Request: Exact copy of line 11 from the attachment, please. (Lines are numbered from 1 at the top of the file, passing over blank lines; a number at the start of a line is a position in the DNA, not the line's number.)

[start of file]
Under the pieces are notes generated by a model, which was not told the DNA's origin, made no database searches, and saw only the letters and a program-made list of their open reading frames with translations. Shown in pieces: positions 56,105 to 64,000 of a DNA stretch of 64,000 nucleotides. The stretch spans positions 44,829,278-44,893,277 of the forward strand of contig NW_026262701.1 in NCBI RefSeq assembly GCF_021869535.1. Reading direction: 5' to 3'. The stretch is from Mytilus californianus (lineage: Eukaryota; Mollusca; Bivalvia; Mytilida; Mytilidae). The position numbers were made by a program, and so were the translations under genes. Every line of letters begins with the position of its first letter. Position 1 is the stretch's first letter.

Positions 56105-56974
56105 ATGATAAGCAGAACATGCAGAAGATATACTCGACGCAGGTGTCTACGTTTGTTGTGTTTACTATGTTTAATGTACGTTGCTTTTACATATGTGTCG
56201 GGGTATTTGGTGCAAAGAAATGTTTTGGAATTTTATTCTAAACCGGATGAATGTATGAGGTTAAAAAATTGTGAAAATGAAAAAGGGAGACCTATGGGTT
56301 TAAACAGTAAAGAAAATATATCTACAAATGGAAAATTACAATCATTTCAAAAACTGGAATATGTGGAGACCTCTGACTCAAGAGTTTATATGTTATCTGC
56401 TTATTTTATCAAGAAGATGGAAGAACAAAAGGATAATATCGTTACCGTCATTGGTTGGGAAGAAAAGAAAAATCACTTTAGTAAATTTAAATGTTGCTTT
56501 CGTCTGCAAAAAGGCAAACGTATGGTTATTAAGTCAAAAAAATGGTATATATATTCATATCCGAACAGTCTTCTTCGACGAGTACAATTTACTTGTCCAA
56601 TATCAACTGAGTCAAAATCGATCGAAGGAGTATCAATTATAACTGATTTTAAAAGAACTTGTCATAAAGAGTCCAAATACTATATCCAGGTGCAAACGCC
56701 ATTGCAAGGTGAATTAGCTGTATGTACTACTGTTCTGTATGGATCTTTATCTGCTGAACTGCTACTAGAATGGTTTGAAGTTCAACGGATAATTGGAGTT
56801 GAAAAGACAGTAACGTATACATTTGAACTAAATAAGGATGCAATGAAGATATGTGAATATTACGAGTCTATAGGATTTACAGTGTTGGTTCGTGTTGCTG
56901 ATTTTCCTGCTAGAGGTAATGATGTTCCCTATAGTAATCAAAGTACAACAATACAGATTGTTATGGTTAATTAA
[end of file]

56901 ATTTTCCTGCTAGAGGTAATGATGTTCCCTATAGTAATCAAAGTACAACAATACAGATTGTTATGGTTAATTAA